McKinsey calls this approach a "fenced-off digital factory", i.e. the creation of a separate department within the company which, as a partner to its business units, participates in and drives the digital innovation of products, processes, business models and cultural innovation. But this is not the only way to organize digital transformation. Some companies set up departments completely outside the existing corporate structure, far away from the usual decision-making processes, in order to protect the innovators from paralysis – but this can also limit their impact inside the company.

One variation of the fenced-off digital factory consists of the accelerator, i.e. a department in an established business unit which modernizes it from the inside out. For organizations with strong independent departments, this is a viable approach which allows the relevance of innovations to business operations to be quickly felt.

Regardless of the path which organizations decide on, given their origins and previous innovation processes: If this type of department is to be able to achieve its goals and not be pushed aside by the overall organization, it requires a clear commitment to digitalization at the top of the organization. And this applies to sales, technology and innovative executives.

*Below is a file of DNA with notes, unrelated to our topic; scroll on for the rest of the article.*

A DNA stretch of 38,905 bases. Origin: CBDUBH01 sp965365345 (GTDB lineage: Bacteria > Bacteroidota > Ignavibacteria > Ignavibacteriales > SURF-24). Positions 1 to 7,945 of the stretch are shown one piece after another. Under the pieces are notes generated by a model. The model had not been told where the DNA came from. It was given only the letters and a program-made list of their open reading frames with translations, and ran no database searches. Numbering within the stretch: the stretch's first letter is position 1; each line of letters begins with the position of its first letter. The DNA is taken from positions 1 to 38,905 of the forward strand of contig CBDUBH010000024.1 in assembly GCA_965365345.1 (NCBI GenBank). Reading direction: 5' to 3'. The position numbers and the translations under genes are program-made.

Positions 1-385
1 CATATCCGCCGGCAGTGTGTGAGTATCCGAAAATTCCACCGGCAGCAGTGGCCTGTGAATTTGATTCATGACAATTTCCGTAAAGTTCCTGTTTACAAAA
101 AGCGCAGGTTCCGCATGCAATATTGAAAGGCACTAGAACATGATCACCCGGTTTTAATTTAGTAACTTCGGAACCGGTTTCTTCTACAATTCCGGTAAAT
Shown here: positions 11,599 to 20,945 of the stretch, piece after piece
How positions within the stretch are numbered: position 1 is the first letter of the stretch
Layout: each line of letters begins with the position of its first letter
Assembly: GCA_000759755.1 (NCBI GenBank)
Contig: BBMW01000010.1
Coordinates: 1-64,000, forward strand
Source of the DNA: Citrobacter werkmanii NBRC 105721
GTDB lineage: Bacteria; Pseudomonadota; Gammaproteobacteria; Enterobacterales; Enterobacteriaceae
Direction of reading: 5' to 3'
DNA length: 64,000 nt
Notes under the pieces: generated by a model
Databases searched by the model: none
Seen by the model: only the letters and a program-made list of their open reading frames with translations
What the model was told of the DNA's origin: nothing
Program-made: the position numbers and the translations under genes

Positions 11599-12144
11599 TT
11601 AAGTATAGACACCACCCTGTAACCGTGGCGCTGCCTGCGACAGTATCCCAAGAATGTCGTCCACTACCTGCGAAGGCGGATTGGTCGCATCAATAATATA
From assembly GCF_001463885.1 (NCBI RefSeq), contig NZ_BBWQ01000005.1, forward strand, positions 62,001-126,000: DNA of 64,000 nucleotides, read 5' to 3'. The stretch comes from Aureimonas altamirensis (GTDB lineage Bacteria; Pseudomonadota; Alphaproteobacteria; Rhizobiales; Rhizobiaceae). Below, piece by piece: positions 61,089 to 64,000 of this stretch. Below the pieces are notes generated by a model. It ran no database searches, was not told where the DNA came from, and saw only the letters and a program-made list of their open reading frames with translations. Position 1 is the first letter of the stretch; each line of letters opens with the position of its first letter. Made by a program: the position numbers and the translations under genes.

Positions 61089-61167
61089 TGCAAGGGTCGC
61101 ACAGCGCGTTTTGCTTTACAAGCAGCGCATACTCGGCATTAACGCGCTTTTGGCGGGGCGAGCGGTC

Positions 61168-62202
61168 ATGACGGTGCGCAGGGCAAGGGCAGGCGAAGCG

This is why two agendas are increasingly merging: that of the CEO and the CIO. While the Chief Executive Officer, the Chairman of the Board or the owner have so far concentrated on managing the company as a whole, the CIO has generally focused on the technologies involved with the company, including its products and services and its data and information processing capabilities. Digital transformation dissolves this mental barrier. To the extent that digitalization permeates products, processes, business models and working methods, technology and its mastery are evolving into a key component.

Recognizing mutual strengths

This makes the job even harder, so that a division of labor continues to make sense. But, even more than in the past, based on a mutual understanding of each other’s strengths. After all, a CEO without significant technological expertise is just as lost as a CIO who is uninterested in business strategy. How digital transformation inside the company should be organized needs to be jointly decided, as should investments in technology architectures or purchases of software and development capacities, and even more so the long-term technology strategy, which is increasingly becoming the actual corporate strategy.

Business and technology are Siamese twins. Same, but different. Different and inseparably linked. Business strategy and technology or development strategy have never been as closely intertwined as they are today. They are mutually dependent. Achieving business goals is less and less conceivable without technology. And technology development detached from corporate goals is a luxury that only a few can afford. As a result, the agendas of the business and IT departments in companies are converging. Here, CEOs and CIOs are called upon to join forces.